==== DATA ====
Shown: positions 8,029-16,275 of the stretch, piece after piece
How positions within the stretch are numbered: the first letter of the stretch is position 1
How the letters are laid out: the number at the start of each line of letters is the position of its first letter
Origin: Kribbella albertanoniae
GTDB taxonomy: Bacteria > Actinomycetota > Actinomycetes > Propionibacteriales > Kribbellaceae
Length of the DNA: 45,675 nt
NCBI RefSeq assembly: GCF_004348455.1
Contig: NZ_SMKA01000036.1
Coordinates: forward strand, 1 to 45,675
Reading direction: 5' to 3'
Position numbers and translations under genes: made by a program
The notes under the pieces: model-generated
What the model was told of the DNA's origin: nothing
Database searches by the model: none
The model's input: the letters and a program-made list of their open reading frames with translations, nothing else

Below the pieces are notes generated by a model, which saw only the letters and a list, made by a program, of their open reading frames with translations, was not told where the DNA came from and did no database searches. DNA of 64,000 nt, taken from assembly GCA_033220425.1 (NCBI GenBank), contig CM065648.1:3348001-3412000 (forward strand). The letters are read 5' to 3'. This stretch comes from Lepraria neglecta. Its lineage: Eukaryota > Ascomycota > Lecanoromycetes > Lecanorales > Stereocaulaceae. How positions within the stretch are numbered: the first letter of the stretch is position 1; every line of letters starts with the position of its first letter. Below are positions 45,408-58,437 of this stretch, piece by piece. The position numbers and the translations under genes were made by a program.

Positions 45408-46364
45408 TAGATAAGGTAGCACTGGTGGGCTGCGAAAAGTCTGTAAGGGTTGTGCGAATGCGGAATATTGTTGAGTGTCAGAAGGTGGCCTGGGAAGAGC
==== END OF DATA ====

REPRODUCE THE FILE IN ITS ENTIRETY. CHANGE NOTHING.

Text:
Shown: positions 8,029-16,275 of the stretch, piece after piece
How positions within the stretch are numbered: the first letter of the stretch is position 1
How the letters are laid out: the number at the start of each line of letters is the position of its first letter
Origin: Kribbella albertanoniae
GTDB taxonomy: Bacteria > Actinomycetota > Actinomycetes > Propionibacteriales > Kribbellaceae
Length of the DNA: 45,675 nt
NCBI RefSeq assembly: GCF_004348455.1
Contig: NZ_SMKA01000036.1
Coordinates: forward strand, 1 to 45,675
Reading direction: 5' to 3'
Position numbers and translations under genes: made by a program
The notes under the pieces: model-generated
What the model was told of the DNA's origin: nothing
Database searches by the model: none
The model's input: the letters and a program-made list of their open reading frames with translations, nothing else

Below the pieces are notes generated by a model, which saw only the letters and a list, made by a program, of their open reading frames with translations, was not told where the DNA came from and did no database searches. DNA of 64,000 nt, taken from assembly GCA_033220425.1 (NCBI GenBank), contig CM065648.1:3348001-3412000 (forward strand). The letters are read 5' to 3'. This stretch comes from Lepraria neglecta. Its lineage: Eukaryota > Ascomycota > Lecanoromycetes > Lecanorales > Stereocaulaceae. How positions within the stretch are numbered: the first letter of the stretch is position 1; every line of letters starts with the position of its first letter. Below are positions 45,408-58,437 of this stretch, piece by piece. The position numbers and the translations under genes were made by a program.

Positions 45408-46364
45408 TAGATAAGGTAGCACTGGTGGGCTGCGAAAAGTCTGTAAGGGTTGTGCGAATGCGGAATATTGTTGAGTGTCAGAAGGTGGCCTGGGAAGAGC